Government representatives and NGO delegations have concluded their 12th international meeting in the past 15 years after the Mine Ban Treaty was opened for signature in Ottawa, Canada.
The meeting was highlighted with the announcement that Poland had become the 161st State Party to the treaty, making the ban on antipersonnel mines universal among European Union countries.
The United States, meanwhile, which sent an observer to the gathering, is the lone holdout among NATO countries. The US declared that it would announce its decision on whether to join the treaty, “soon,” following a policy review that began in 2009.
Antipersonnel mines and cluster munitions are indiscriminate weapons that injure and kill civilians in every corner of the globe, every day. Placed under or on the ground, antipersonnel mines explode from the contact or presence of a person. When triggered, they kill or cause injuries like blindness, burns, destroyed limbs and shrapnel wounds.
Until the 1990s, antipersonnel landmines had been used by almost all armed forces of the world, in one form or another. Following the 1997 Mine Ban Treaty landmine use has dramatically dropped...
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The presence of 17 states (not parties to the treaty) at the meeting - including China, Lao People’s Democratic Republic, Lebanon, Libya, Myanmar, Oman, Saudi Arabia, Singapore, the United Arab Emirates, United States, and Vietnam – “reaffirmed the strength of the treaty’s norm and the priority placed by the international community on achieving a mine-free world,” according the conference organizers.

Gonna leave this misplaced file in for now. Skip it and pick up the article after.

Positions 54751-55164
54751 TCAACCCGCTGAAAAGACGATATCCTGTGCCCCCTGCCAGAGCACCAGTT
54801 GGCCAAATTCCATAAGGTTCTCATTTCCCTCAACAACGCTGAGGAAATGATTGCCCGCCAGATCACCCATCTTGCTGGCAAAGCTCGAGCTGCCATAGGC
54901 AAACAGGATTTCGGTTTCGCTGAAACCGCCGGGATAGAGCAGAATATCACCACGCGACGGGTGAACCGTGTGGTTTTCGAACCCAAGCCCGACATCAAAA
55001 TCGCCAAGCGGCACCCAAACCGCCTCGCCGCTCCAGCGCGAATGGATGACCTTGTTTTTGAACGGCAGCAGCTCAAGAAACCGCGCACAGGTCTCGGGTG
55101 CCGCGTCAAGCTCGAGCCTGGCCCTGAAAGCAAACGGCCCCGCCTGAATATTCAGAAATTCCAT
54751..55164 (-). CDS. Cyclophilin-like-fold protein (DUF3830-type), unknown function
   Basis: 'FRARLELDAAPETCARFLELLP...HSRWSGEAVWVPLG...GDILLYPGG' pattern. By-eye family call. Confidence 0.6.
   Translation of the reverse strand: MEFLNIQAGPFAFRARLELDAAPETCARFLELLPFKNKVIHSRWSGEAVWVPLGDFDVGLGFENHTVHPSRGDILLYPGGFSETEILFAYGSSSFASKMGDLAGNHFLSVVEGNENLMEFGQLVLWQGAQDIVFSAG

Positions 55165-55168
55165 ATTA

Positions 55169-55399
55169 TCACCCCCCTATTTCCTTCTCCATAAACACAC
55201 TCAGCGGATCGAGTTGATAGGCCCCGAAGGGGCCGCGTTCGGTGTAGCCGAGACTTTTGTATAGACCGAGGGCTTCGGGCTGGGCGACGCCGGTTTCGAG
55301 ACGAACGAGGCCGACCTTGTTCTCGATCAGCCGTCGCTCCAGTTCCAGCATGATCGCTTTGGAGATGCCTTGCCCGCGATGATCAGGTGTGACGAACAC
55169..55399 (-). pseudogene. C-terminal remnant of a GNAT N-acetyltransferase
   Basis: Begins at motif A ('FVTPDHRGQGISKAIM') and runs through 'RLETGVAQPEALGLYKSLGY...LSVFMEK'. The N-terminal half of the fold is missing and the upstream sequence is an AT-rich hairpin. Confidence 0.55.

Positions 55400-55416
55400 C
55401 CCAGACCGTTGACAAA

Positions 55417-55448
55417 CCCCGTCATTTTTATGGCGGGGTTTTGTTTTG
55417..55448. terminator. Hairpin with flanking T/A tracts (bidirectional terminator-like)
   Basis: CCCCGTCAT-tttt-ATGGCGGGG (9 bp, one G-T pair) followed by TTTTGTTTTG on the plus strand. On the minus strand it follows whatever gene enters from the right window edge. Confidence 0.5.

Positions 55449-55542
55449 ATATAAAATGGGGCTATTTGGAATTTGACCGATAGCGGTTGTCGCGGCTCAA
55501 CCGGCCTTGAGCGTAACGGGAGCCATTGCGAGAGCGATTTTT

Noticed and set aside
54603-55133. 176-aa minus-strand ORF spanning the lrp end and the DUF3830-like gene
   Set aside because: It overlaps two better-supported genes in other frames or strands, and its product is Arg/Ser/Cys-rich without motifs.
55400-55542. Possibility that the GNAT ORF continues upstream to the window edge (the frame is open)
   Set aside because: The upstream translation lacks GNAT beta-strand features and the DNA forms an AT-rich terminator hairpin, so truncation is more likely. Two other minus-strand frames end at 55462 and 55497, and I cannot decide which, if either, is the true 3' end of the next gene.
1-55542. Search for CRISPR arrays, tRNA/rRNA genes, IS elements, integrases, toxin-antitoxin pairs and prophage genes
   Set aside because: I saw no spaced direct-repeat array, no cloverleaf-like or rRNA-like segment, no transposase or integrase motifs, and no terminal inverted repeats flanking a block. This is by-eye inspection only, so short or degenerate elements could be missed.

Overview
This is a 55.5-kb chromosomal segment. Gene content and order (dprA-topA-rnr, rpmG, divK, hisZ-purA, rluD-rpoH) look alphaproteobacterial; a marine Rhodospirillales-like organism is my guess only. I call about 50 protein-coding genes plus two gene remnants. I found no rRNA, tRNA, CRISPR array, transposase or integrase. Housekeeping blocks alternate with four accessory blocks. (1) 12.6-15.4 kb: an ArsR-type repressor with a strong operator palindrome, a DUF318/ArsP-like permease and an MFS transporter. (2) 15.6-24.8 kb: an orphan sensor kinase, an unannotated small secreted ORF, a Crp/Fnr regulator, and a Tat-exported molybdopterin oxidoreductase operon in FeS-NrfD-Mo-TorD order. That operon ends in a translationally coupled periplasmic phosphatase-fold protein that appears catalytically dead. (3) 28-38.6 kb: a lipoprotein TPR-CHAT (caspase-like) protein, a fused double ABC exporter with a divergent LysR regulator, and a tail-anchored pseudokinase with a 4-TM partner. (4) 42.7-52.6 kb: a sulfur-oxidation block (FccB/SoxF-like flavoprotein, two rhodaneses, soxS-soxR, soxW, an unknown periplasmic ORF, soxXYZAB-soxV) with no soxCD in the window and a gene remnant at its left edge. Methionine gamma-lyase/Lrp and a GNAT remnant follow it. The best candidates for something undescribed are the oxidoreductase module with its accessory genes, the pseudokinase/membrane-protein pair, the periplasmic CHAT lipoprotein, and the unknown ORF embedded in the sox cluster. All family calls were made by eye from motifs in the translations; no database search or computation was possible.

Additionally, Palestine attended the annual meeting for the first time and declared its strong desire to accede to the Mine Ban Treaty as soon as possible. With its new status at the UN, it is now eligible to join.
International Campaign to Ban Landmines (ICBL) Head of Delegation, Stephen Goose, says: “Fifteen years after the opening of the Mine Ban Treaty, we still see a high level of commitment from States Parties and a vibrant partnership of civil society, governments, international organizations and UN agencies aimed at ending for all time the scourge of landmines...”
Six States Parties declared completion of their obligation to clear all mined areas under their jurisdiction or control, including the Congo, Denmark, Gambia, Guinea-Bissau, Jordan and Uganda.
There are now 23 States Parties that have complied with this obligation, including eleven in Africa, six in Europe, five in Latin America and one in the Middle East. Thirty-six States Parties are still in the process of clearing mined areas.
Hungary confirmed that it will conclude mine clearance efforts in 2013. Mozambique and Venezuela reported that they aim to complete mine clearance by 2014.
Statements by survivors also highlighted the humanitarian effects of anti-personnel landmines and the need to continue prevention and also support for victims.
Anti-landmine advocates say:
- Landmines slow repatriation of refugees and displaced people, or even prevent it altogether.
- They hamper the provision of aid and relief services and threaten, injure and kill aid workers.
- Medical treatment for landmine victims, where available, is costly, burdening an already overstretched health-care system.
- Communities are deprived of their productive land: farm land, orchards, irrigation canals and water points may be no longer accessible.
- Mines also cut off access to economically important areas, such as roads, electricity pylons and dams.
The conference organizers reported the landmine situation is better today than ten years ago, with a considerable decline in the number of new victims of anti-personnel mines noted.
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